You'd hardly expect Chuck Heston--as decent a guy as any American actor's ever been--to produce a racy tell-all, and he doesn't. Rather, he recounts his career, although only after glowingly recalling his rural Michigan childhood and poor adolescence in contrastingly tony Wilmette, Illinois--then as now among Chicago's wealthiest suburbs. A drama scholarship to Northwestern University set him on the road to success and a string of distinguished films rivaled by few other actors of his generation. The stories of making those movies are the meat here, with seasoning coming from Heston's parallel stage accomplishments, his activism with the Screen Actors' Guild (he succeeded Ronald Reagan as SAG president), words of wisdom on the crafts of acting and filmmaking, tart asides on current cultural foibles (like Reagan, he's a former Democrat turned staunch Republican), and loving references to wife and children. But there's no gossip, which movie lovers who especially admire the grand-style filmmaking of Heston's 1950s^-1960s heyday won't miss a bit, so enthralled they'll be with the production anecdotes about The Ten Commandments, Ben-Hur, and El Cid, among others. Ray Olson

First off I will say I bought this book from the Friends of the Library for one dollar. (later, at home, I found it was autographed!  I know it’s a true autograph because I have a photo of “Moses” signed by Mr Heston and it’s a perfect match)

Anyway, I bought the book because of the price, and because it was in mint condition (never looked like it was read) and because I actually met Charlton Heston at an autograph show when I live in California.  He signed his skinny little butt off for two days all for charity.  I thought that was nice of him.

I also admit that Mr Heston didn’t win any “good votes” from me with his love of guns. But that’s a personal thing.  I’ve loved his movies over the years but never considered myself a “Heston Fan”..must have been those guns.  Don’t get me wrong I don’t mind if someone likes to Skeet Shoot or  Target Shoot etc I just don’t like how easy they are to get and I’ll drop the subject because the subject here is his autobiography.

I think he did a very good job writing the book.  Most of the time I felt as if I was sitting in a room and he was telling his story, which made me feel comfortable reading it.

I also found  he had a good sense of humor, and often wrote tid-bits in parenthesis which made him even more human.

Although the bulk of his book was about his movies he did it in a way that made them interesting.  He would talk about how he got the movie, who was going to be in it with him and what he thought of them.  Who was directing and how did he get along with him   It felt more like “behind the scenes” rather than a “list of my movies”.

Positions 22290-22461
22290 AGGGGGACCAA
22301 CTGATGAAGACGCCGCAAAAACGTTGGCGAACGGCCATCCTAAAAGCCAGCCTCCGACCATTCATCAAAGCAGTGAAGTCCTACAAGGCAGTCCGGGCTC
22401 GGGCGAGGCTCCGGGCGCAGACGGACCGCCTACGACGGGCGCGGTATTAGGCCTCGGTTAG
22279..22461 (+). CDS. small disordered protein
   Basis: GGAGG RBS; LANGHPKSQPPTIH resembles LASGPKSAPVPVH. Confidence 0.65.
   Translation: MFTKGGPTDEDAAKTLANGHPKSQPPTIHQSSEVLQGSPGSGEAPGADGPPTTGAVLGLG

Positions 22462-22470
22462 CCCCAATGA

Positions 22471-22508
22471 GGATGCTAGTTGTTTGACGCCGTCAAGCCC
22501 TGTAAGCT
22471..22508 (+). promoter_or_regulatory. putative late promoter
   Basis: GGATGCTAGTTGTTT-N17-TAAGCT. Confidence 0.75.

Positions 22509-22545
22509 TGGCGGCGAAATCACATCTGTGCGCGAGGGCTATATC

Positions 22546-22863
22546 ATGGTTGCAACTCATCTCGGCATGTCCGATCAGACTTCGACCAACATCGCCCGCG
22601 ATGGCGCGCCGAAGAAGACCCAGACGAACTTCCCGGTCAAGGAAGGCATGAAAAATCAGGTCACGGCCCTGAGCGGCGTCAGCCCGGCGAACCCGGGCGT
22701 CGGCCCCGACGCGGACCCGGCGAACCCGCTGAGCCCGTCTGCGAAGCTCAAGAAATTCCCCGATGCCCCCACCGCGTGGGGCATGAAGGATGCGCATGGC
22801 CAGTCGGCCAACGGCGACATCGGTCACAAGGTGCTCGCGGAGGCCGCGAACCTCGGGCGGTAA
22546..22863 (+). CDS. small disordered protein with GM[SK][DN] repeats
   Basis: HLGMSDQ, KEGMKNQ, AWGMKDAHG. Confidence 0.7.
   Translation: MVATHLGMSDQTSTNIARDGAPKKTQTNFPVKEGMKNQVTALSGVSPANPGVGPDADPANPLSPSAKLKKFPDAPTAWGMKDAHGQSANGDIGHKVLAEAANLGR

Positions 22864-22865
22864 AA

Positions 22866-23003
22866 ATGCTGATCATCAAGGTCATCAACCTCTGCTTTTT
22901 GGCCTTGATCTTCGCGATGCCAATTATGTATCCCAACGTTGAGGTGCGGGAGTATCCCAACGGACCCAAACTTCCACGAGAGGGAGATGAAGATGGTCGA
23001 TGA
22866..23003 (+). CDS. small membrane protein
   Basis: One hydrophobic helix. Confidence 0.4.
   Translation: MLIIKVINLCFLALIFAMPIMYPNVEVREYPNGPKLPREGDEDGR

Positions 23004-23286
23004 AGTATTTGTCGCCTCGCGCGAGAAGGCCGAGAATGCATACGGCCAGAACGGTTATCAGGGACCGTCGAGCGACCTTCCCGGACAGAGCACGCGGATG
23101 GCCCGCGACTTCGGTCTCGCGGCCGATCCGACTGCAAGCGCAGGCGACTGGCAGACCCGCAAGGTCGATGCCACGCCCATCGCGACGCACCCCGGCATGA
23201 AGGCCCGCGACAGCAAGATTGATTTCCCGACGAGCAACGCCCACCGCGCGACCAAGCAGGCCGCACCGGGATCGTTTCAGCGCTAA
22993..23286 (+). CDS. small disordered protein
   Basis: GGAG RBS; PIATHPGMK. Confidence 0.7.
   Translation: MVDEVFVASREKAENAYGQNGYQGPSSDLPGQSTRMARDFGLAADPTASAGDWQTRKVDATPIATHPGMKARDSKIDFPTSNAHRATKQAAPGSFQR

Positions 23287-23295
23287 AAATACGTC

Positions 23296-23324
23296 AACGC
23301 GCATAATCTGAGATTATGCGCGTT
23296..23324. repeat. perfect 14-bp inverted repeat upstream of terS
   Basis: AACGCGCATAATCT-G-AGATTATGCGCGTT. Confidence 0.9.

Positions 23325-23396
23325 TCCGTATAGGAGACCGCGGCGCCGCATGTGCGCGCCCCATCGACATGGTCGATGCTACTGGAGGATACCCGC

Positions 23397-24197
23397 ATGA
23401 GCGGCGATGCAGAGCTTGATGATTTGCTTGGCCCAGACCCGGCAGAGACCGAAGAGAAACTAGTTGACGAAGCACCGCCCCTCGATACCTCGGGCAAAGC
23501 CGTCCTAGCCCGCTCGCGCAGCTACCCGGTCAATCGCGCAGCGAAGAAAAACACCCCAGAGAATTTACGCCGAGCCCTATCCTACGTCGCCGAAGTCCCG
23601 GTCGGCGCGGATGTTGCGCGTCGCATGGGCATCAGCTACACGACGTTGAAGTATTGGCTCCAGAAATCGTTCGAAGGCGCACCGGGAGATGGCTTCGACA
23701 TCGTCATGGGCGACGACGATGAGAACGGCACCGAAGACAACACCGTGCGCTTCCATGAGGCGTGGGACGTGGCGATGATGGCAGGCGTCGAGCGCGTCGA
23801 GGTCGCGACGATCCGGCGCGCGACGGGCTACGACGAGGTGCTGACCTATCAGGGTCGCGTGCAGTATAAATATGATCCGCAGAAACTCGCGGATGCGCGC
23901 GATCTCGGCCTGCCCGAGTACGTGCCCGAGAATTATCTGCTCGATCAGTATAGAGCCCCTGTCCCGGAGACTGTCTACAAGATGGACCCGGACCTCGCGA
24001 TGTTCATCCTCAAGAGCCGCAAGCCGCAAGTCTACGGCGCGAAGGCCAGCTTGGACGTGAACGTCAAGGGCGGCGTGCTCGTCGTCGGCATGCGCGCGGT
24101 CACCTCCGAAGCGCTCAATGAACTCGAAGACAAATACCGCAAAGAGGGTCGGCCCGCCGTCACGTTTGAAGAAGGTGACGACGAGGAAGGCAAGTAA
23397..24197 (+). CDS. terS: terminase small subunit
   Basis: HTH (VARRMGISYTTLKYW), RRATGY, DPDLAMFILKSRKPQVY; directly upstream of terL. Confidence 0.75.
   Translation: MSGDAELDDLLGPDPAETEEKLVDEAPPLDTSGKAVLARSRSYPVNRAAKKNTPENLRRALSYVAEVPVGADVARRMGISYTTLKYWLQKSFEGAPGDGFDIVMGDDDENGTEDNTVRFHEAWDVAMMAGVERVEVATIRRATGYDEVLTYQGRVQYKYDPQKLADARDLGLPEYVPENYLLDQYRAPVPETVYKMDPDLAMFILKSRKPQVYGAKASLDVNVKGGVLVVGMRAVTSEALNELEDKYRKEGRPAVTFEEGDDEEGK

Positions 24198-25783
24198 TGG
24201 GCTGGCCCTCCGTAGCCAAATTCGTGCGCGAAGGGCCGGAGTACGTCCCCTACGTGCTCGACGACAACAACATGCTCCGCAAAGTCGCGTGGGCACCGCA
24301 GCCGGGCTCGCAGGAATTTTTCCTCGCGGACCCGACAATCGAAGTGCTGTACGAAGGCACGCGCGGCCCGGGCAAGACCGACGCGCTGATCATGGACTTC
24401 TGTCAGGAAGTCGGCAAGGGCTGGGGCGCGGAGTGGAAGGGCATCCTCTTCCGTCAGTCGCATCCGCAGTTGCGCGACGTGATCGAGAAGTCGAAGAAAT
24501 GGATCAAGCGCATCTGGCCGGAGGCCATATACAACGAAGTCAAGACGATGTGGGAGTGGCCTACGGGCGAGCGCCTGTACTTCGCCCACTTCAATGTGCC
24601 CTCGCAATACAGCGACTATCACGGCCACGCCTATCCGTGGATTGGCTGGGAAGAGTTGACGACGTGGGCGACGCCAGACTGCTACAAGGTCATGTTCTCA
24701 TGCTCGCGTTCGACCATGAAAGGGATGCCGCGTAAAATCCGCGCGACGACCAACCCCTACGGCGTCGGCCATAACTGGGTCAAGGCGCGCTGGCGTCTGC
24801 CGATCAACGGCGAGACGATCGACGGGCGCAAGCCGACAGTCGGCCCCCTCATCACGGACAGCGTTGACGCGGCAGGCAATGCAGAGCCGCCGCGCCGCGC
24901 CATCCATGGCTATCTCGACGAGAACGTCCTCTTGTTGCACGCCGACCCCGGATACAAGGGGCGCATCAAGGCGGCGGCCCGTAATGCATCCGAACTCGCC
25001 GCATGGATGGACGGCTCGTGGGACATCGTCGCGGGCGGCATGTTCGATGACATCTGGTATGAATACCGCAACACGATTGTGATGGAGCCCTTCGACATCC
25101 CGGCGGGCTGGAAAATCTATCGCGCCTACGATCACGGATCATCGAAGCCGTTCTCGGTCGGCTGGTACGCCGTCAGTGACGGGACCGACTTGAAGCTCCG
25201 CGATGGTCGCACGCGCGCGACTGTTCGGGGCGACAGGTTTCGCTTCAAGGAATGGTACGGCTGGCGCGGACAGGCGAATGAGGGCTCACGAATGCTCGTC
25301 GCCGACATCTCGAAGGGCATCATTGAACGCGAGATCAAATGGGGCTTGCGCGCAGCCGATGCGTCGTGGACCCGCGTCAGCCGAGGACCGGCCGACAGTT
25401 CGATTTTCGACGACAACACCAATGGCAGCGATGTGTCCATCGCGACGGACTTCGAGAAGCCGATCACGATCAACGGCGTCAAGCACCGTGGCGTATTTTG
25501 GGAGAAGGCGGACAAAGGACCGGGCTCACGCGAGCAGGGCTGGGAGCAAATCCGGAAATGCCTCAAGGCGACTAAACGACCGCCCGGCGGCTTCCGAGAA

Some stories were worth a chuckle like the one about Mr DeMille while shooting The Greatest Show on Earth….

The actors did very well, but it was a tricky shoot.  De Mille was giving last minute instructions one morning before a matinee when he noticed 2 extra girls chattering near the back of the tent.  “young lady,” he said, pointing, “no, you with the red scarf, miss.. yes, you.  I’m trying to explain to everyone what we have to do this afternoon, but you clearly feel what you’re saying to your friend is more important.  Please come down here and use the microphone, so we can all hear your vital message.

Very reluctantly, the girl came down, shyly took the mike and announced, “I just said , I wonder when that bald-headed old son of a bitch is gonna call lunch.”

DeMill knew when he was licked, when the laughing died , he took the mike back, “Lunch” he said.”

While reading his book I learned many small things like: a second unit director is the unit assembled to shoot all the action scenes. The first unit directors would shoot all the dialogue and close ups with the principles.

I guess I didn’t even realize how many movies he made and how many I had seen!  I do remember seeing Ben Hur as a class trip from school and was amazed that it had an “intermission” because the movie was so long!  (but I have to admit that as handsome as Heston was….. Stephen Boyd made my heart go pitty-pat lol

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Ok… so this took me forever to read..not because I didn’t find it a good  book, but because of health issues.   But slow or not I hope I never quit reading a good book!

Wednesday, February 19, 2014

The Night Watch

The Night Watch by Sarah Waters.

Paperback: 544 pages
Publisher: Riverhead Trade(September 27, 2006)
ISBN-10: 1594482306

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From Publishers Weekly

Starred Review. Waters (Fingersmith) applies her talent for literary suspense to WWII-era London in her latest historical. She populates the novel with ordinary people overlooked by history books and sets their individual passions against the chaotic background of extraordinary times. There are Kay, a "night watch" ambulance driver; her lover, Helen; two imprisoned conscientious objectors, upper-class Fraser and working-class Duncan; Duncan's sister, Viv; Viv's married soldier-lover, Reggie; and Julia, a building inspector–cum–mystery novelist. The novel works backward in time, beginning in 1947, as London emerges from the rubble of war, then to 1944, a time of nightly air raids, and finally to 1941, when the war's end was not in sight. Through all the turmoil on the world stage, the characters steal moments of love, fragments of calm and put their lives on the line for great sex and small kindnesses. Waters's sharply drawn page-turner doesn't quite equal the work of literary greats who've already mapped out WWII-era London. But she matches any of them with her scene of two women on the verge of an affair during a nighttime bombing raid, lost in blackout London with only the light of their passion as a guide